By Bonnie Sitter
Pat and her husband Jim Campbell live on a farm in Perth County which provides the space to show off their hobby and passion which they call Paradise Railway. How do you begin to build your very own garden railway? Jim and Pat joined not one, but two, Garden Railway Clubs in 2005 and began the process of listening and taking advice from club members who offered encouragement and ideas about how to make a garden railway
The year was 2007 when “things” really started to move ahead. Having studied the layouts of other garden railways, the Campbells felt they were ready to begin to transform their backyard garden. Out came the graph paper and an oval area was designed measuring 45 feet long and 25 feet wide.
A G-scale or Garden Railway Scale ranges from 1:24 to 1:32, which is the proportion of their model engines and cars to the real items. The scale used for the buildings which are an important part of their display is 1/2 inch equals one foot. The track measures two inches wide and some of the train cars are 30 inches long. Choosing a Western theme meant they needed mountains. They brought in large fieldstones, mostly from their own farm, to outline the site. One very large grey stone weighed over a ton! The area inside the fieldstone needed to be levelled so topsoil was added and then they waited and waited until it finally settled. They cut two-by-four-inch Baleboard plastic lumber in order to make the base for the track. The tracks were ordered and placed on the bases that Jim had worked so hard to prepare. As the layout was coming together the Campbells purchased the LGB Canadian National Starter Set and set it up in the basement to see how it looked and ran. Of course one engine pulling a few cars is never enough. The next purchase was the Aristo Canadian Pacific Steam Engine and all seven cars. This limited edition set is a replica of the train that the royal family used when they visited Canada in the 1950s.
A friend and fellow garden railroader, Jeff, assured them that he would be their electrical engineer when the set up was ready for power. When Jeff completed his job and the trains started to roll, Jim and Pat were thrilled with how the trains ran. More engines were added to their setup because you can never have too many engines!
Pat had her steam engine purchased and Jim wanted a diesel engine, so a model of the White Pass and Yukon engine that runs between Skagway and Carcross was purchased. Eventually their engine total reached six. Each engine has its own electric motor and the low voltage current comes from the track. Most of the engines have their own sound (whistle), but one particular engine has the unique train sound of the South Simcoe Railway that runs out of Tottenham to Beeton Ontario. At any one time there are at least four engines running on the tracks pulling a variety of box cars, tankers etc.
The landscaping was designed with a variety of trees, mosses, miniature ferns, succulents etc. and they were planted throughout the display. There are 18 dwarf Alberta spruce and five maples that they keep well trimmed. Rocks and trees have been carefully placed to hide and then reveal the trains as they navigate the curves, tunnels and pass the variety of buildings with people, vehicles, wild animals plus of course horses and cattle in the farmyards. Jim and Pat are very proud of the buildings in their set up as they were all designed by Pat. Together they cut the cedar shingles that were needed. Their friend Jerry from Stratford loves to make things out of wood and he volunteered to make the buildings. Jerry’s wife Bernice also got involved and made tiny lace curtains for the log cabin and stained-glass windows for the church. A service station with a service garage is included in the layout and is dedicated to Jerry because he owned and operated such a business in Stratford for many years.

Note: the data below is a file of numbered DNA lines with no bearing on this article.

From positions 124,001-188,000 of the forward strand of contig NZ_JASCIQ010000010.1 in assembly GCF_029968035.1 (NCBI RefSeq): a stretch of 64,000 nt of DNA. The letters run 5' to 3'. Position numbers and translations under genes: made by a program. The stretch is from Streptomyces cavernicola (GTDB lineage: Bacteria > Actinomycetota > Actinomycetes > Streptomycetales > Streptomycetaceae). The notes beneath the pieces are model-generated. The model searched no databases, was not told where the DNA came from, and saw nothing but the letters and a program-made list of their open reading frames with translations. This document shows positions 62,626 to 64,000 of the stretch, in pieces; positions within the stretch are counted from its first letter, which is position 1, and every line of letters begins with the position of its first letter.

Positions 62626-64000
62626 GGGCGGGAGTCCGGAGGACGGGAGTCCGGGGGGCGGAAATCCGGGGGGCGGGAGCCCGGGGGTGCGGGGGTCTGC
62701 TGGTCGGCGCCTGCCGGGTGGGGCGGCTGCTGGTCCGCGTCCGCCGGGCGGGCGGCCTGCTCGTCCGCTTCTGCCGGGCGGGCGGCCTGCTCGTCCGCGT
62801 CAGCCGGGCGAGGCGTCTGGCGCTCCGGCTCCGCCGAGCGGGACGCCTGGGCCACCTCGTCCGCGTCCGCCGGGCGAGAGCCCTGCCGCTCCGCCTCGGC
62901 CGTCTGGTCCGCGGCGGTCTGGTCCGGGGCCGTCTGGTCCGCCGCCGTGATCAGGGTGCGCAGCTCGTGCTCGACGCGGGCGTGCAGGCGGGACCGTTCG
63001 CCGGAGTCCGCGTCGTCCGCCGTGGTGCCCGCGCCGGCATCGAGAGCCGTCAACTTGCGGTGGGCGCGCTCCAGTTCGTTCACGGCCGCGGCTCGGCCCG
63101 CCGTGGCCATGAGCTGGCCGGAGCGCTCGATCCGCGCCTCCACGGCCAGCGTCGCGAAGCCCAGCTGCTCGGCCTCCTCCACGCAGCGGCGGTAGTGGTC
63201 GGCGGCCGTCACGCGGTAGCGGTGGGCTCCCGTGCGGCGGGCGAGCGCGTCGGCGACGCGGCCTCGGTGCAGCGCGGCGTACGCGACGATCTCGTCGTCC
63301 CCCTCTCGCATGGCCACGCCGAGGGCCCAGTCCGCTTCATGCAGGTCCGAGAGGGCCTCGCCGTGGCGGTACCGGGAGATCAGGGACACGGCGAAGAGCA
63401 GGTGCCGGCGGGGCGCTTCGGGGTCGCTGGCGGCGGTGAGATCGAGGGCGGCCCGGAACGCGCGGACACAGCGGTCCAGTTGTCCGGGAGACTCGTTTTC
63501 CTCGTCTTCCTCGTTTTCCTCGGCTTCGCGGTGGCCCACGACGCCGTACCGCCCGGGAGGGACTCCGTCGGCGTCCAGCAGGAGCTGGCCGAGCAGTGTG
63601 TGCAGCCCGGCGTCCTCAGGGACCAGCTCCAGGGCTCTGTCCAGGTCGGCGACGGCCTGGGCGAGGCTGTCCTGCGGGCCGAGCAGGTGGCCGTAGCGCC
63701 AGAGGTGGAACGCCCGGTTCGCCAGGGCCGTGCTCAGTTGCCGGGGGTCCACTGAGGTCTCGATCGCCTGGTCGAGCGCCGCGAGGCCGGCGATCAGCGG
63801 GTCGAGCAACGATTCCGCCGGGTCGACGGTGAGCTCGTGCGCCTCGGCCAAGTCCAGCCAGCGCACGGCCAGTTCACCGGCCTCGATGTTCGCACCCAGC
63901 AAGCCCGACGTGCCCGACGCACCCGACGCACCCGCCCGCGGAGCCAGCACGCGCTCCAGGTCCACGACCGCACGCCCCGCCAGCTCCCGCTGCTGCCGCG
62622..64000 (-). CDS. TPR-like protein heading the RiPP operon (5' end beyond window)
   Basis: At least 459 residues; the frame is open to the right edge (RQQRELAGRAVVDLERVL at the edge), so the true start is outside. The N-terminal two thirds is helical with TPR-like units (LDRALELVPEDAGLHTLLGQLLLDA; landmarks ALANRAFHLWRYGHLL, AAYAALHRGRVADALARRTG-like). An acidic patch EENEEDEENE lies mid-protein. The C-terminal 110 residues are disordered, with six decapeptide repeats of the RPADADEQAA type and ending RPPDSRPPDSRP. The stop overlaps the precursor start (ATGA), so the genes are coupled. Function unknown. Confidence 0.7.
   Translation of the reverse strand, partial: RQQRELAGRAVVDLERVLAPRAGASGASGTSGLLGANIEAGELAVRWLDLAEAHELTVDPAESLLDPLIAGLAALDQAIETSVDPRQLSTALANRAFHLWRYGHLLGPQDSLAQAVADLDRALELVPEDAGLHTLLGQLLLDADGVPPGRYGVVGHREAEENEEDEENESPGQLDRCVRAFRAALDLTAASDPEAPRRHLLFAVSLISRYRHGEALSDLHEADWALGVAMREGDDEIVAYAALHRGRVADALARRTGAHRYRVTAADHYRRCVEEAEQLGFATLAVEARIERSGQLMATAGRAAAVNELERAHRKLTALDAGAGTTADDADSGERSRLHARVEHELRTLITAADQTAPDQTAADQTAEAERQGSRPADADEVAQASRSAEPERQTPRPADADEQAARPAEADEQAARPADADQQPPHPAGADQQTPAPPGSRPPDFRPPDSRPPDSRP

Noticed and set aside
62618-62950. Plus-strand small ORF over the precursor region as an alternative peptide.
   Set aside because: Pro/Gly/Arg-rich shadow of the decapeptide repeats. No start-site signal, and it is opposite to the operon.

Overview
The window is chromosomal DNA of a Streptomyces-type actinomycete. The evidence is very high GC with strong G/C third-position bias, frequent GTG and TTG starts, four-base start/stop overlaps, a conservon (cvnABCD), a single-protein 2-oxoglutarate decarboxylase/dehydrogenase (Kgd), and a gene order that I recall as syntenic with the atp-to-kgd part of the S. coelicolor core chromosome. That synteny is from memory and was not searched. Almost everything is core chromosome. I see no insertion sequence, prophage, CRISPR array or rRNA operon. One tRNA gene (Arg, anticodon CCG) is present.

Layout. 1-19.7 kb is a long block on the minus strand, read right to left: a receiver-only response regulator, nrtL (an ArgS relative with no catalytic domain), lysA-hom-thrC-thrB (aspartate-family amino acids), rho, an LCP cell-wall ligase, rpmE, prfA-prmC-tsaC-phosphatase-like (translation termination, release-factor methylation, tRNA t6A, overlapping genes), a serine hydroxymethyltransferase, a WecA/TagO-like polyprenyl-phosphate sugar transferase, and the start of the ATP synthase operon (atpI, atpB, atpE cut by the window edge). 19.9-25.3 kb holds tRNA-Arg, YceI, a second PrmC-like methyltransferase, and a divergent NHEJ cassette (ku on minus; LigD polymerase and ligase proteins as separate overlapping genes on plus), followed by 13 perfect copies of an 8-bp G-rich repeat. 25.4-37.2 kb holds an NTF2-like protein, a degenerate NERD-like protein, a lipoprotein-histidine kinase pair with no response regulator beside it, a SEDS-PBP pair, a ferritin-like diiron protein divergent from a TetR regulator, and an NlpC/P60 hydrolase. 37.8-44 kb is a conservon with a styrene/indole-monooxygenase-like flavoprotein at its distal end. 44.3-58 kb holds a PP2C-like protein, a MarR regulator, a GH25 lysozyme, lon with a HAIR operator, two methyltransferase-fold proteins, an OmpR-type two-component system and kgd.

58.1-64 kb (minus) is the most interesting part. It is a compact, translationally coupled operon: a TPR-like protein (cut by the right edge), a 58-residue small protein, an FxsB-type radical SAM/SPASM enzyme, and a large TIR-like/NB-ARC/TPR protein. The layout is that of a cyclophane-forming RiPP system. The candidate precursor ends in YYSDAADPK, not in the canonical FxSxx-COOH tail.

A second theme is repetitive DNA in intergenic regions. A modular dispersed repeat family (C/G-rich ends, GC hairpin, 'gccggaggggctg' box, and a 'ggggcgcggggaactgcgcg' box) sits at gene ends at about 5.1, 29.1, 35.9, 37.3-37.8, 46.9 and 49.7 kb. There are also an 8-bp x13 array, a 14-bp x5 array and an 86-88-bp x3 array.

There are special places in Western Canada where Jim and Pat have visited that are depicted. One is Head-Smashed-In Buffalo Jump which is a World Heritage site. Local Perth County landmarks are also included. The one room school called Brocksden, that Jim attended and is now a country school museum, is in the garden layout as is a local stone church and a log house where a friend lived as a child. The trains also pass by the house and barn from the “Little House on the Prairie” series. So many interesting things to enjoy as the trains come and go.
The Sloman School Car is a feature that gains attention. It is painted in CNR green and is pulled by a CNR engine just like it was when it travelled from Capreol to Foleyet. Fred Sloman taught the children in the School Car for nearly 40 years.
There are so many special features it is obvious that the Campbells have a passion for trains. Have they ever had a train wreck? Yes, they have! Pat described it as a dandy, just like in the movies.
The pathway around the layout allows for close up viewing and their grandchildren especially love it. It would be difficult not to be impressed with the work that has gone into this garden railway.
Each summer it takes them about four and a half hours to set up the layout. Only the engines are brought indoors overnight and the rest of the layout is covered. In the fall, they carefully store everything, except the tracks, inside.
The garden train project stems from wonderful memories Jim and Pat have of their travels on more than two dozen famous trains in countries including the U.S.A. ( Eastern States, Pennsylvania and Colorado), France, England, New Zealand and Switzerland. Rail trips in Canada include Ontario, Yukon, Labrador and British Columbia. A special train ride took them from Stratford to Kamloops, B.C. on Via Rail.
They love trains so much, they built their own railway in their garden. ◊